But if you eat a nutritious, well-balanced diet you’ll certainly feel better overall. Eating well helps us maintain a healthy weight, is important for our physical and mental health, can help us sleep better, be more active, reduce our risk of developing other health conditions, and just generally makes us feel good.

Tips to change your diet

If you want to make your diet more like the anti-inflammatory style of diet, here are our top tips:

  • Talk with your doctor and seek advice from an accredited practising dietitian.
  • Start small. You don’t have to change your entire diet at once if that seems overwhelming. Make small changes such as reducing the amount of processed foods you eat, eating more fruits and vegies each day, swap red meat for fish, lean chicken (skin-off), beans or lentils.
  • Get adventurous. There are a lot of websites that provide easy recipes that follow this type of eating plan. We’ve listed some in the More to Explore section.
  • Portion size is still important. Many of the plates we use, especially for dinner, are far too big. And we tend to fill them. The simple solution is to use a smaller plate. When dishing up your meals, imagine your plate is divided into quarters. Aim to fill two of those quarters (or half the plate) with colourful vegies or salad, one quarter with protein (fish, legumes, tofu, meat) and the last quarter with carbohydrate foods such as rice, noodles, potato or bread roll.
  • Exercise is also important. A healthy diet doesn’t work on its own. We also need to be active every day to maintain our weight, control our pain, improve our sleep and improve our mood and mental health.
  • Reduce your intake of:
    o Sweet foods such as cakes and biscuits. Swap them for fresh, in-season fruit.
    o Refined grains such as white rice and white bread. Swap them for whole grains.
    o Trans-fats and saturated fats.
    o Ultra-processed foods. These are foods that have gone through a LOT of processing and are far from their original state. They generally have salt, sugar, fat, additives, preservatives and/or artificial colours added.

Final words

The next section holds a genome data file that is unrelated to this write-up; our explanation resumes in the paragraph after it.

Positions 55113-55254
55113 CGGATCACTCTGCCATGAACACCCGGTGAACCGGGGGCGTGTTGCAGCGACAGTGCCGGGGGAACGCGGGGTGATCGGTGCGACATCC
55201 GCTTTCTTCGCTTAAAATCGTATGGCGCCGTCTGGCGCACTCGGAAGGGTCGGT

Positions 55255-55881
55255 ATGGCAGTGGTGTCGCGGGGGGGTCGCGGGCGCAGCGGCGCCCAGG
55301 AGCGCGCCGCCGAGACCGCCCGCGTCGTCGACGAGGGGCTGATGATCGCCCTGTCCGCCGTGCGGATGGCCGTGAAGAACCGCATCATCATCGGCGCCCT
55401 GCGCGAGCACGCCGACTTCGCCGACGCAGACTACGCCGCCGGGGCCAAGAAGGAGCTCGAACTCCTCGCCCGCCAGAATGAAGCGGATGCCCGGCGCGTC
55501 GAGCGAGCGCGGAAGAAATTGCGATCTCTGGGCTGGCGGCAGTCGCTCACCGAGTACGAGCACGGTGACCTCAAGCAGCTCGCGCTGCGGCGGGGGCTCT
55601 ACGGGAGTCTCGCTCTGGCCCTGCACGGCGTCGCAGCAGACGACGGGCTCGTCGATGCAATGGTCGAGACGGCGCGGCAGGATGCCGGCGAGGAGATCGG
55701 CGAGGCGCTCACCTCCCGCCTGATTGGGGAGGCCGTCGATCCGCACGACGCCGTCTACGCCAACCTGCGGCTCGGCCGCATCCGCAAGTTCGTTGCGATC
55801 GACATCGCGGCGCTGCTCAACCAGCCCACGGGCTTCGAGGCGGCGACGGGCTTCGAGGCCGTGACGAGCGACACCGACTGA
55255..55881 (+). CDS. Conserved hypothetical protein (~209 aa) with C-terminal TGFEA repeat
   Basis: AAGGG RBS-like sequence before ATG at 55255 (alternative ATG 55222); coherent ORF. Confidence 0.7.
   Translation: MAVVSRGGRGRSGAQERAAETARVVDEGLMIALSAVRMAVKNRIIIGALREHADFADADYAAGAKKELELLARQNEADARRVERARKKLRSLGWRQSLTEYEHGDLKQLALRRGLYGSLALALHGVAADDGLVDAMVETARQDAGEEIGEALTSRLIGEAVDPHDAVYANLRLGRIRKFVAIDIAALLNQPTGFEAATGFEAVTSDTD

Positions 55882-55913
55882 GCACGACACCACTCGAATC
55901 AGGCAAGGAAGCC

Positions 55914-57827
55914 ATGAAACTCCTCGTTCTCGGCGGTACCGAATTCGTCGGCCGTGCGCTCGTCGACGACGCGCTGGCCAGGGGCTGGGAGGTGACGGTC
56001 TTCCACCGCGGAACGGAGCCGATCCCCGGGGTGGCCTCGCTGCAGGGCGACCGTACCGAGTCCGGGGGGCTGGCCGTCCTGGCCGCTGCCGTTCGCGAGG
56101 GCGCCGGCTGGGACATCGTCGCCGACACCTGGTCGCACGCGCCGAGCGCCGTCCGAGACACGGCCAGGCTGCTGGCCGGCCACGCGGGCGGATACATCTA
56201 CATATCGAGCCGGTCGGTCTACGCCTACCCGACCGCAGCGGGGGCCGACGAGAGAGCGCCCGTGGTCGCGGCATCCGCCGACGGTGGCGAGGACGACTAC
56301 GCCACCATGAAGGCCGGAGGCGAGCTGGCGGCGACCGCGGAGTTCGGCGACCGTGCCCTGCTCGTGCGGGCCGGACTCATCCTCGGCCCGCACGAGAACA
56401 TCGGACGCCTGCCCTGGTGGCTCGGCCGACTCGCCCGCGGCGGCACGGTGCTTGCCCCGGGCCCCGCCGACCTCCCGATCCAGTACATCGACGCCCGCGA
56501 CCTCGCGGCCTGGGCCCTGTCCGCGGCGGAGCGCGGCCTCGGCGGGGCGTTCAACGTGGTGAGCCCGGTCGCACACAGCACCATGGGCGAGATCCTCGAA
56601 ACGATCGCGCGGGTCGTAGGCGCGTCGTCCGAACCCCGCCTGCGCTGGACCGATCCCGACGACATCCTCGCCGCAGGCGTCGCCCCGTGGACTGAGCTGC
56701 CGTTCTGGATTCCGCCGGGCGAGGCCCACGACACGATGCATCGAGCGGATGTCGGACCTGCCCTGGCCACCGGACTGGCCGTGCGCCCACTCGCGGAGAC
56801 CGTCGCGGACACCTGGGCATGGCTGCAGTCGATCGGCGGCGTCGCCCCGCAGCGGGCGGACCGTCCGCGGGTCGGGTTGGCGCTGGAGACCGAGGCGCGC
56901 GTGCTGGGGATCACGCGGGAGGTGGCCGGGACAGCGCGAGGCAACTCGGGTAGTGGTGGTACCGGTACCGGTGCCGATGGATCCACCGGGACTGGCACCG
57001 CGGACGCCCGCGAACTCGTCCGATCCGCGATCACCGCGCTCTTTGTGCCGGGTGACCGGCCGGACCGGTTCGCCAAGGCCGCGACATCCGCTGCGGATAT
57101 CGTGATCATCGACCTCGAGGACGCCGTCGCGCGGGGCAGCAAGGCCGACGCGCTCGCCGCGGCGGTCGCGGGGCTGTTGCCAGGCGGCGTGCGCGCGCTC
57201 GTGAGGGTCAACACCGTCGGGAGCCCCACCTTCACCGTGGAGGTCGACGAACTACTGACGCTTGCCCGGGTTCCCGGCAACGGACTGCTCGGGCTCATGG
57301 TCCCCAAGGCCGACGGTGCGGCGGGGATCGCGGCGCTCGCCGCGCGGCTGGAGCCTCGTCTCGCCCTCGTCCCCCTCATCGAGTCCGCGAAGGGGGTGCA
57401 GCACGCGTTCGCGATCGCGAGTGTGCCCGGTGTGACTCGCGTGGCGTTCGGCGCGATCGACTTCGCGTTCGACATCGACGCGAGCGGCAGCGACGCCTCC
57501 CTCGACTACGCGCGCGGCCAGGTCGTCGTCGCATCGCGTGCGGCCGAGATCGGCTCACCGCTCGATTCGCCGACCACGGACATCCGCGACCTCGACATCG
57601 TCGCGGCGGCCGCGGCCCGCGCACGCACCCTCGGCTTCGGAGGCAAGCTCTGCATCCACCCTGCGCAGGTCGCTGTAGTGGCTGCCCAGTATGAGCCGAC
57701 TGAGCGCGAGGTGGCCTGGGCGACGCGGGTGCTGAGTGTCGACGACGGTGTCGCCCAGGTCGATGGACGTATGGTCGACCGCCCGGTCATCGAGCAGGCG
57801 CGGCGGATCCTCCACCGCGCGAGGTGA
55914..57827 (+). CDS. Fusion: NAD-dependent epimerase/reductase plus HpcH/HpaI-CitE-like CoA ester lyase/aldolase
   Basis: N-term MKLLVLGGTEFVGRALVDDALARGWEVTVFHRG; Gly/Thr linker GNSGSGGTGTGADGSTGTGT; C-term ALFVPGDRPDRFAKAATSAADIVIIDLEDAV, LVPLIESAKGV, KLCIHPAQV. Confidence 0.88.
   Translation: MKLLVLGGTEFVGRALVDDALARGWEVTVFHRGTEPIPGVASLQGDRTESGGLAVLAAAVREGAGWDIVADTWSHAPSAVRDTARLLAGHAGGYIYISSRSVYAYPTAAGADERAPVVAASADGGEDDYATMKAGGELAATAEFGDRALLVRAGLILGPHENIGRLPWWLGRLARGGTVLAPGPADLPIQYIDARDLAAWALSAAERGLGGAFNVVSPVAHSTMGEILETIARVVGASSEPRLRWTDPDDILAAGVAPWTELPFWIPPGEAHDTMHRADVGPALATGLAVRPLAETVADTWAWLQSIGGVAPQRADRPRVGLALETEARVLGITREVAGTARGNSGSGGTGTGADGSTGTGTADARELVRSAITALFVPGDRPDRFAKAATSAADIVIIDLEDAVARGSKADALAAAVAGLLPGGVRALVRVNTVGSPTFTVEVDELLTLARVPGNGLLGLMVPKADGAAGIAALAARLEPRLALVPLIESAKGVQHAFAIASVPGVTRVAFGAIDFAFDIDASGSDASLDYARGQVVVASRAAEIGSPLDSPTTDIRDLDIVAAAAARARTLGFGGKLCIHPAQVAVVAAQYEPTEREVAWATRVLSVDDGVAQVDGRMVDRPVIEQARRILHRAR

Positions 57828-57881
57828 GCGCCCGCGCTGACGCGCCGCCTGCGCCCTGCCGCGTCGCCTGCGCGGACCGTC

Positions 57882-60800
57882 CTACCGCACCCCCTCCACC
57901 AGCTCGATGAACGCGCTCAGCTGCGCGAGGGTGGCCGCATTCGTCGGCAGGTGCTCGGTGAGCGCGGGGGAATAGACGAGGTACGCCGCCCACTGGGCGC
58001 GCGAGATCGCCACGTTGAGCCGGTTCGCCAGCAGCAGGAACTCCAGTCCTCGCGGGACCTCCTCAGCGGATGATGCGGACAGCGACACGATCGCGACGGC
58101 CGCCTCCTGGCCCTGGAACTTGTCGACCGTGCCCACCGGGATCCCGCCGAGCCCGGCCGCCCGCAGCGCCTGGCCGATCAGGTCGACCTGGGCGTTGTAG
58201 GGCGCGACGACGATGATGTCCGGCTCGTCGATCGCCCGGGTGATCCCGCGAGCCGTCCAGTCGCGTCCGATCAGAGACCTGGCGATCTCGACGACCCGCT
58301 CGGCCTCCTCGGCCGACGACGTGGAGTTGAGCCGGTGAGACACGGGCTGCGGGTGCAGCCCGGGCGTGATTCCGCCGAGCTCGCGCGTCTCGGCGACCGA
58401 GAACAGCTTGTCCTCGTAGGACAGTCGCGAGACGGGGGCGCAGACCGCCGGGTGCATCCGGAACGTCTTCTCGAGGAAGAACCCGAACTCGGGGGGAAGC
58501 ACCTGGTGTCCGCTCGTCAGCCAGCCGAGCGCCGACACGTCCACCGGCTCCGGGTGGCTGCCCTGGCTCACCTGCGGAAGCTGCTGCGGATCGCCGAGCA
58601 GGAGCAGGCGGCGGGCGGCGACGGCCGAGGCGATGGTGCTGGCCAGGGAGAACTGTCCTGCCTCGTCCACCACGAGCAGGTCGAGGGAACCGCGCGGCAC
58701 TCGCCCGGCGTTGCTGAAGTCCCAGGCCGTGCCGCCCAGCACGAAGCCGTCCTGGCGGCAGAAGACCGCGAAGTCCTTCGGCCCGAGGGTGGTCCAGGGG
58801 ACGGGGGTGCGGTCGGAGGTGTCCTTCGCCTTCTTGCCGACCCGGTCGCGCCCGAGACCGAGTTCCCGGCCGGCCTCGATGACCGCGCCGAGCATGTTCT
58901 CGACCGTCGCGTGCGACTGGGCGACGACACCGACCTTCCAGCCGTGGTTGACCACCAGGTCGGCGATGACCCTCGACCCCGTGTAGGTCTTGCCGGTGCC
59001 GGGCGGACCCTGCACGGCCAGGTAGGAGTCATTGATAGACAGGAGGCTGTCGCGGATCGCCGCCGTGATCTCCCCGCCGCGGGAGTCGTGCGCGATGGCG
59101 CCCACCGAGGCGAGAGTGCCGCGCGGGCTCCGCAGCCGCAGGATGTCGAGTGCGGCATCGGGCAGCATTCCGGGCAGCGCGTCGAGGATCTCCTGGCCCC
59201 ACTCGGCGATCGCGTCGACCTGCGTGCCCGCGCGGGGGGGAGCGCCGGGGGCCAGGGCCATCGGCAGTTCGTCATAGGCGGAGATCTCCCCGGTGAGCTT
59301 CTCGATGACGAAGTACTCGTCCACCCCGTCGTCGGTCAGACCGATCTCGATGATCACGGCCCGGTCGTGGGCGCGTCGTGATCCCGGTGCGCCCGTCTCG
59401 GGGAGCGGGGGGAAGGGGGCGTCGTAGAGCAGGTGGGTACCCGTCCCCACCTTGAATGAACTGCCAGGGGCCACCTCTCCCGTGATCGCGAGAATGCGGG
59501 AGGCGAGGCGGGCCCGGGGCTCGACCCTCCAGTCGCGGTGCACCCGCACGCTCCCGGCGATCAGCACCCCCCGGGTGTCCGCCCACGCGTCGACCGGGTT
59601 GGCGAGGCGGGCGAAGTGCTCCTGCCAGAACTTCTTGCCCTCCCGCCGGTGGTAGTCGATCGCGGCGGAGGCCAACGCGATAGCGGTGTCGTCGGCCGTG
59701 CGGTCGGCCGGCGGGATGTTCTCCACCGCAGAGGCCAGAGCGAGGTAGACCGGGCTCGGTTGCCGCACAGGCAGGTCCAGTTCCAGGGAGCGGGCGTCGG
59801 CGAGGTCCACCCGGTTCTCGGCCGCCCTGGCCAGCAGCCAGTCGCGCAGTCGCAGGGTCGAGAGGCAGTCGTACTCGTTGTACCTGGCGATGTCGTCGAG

At the end of the day, these diets are all about eating a variety of healthy foods. And as we come into warmer weather, these are the sorts of foods that make us happy, feel lighter and more energetic. So – if you’re not already – why not give it a go?

Call our Help Line

If you have questions about things like managing your pain, COVID-19, your musculoskeletal condition, treatment options, telehealth, or accessing services be sure to call our nurses. They’re available weekdays between 9am-5pm on 1800 263 265; email (helpline@msk.org.au) or via Messenger.

More to explore

Reference

(1) I asked 8 researchers why the science of nutrition is so messy. Here’s what they said.
Vox, 2016


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24/Sep/2020

A healthy diet doesn’t have to break the bank

Hands up if, like me, you’ve developed some ‘not so great’ eating habits during iso and lockdown? Snacking more often, larger serves and comfort eating? Combined with being less active than usual, this can lead to weight gain. Not great for our joints and overall wellbeing.

And with tight budgets – and tighter waistbands (hello COVID kilos) – it’s timely to look at how well we’re eating and how we can eat well for less.
Here are our top tips for enjoying tasty, healthy meals and snacks that won’t break the bank.

  • Plan your meals/snacks and write a list of the ingredients you need before you hit the shops. This is a must, because it’s easy to forget things, buy the wrong quantities or buy items you don’t need in the heat of the moment (step away from the Tim Tams Lisa). Check out this information from eatforhealth.gov.au for tips on meal planning. There are also a lot of meal planner apps you can download from Google Play or App Store. They give you the convenience of your meal plan and shopping list on your phone. No more forgotten shopping lists!
  • Choose generic products. They’re generally cheaper and are often the same product as the name brand, just with less fancy packaging. So check out the generic, home brand and no-name versions of your staples, such as flour, tinned tomatoes, legumes and oats.
  • Read the nutrition panel. It’s a good habit to get into so that you can track the amount of energy (kilojoules), fat, salt, sugar etc in your foods. It’s also useful when you’re comparing different brands of the same product.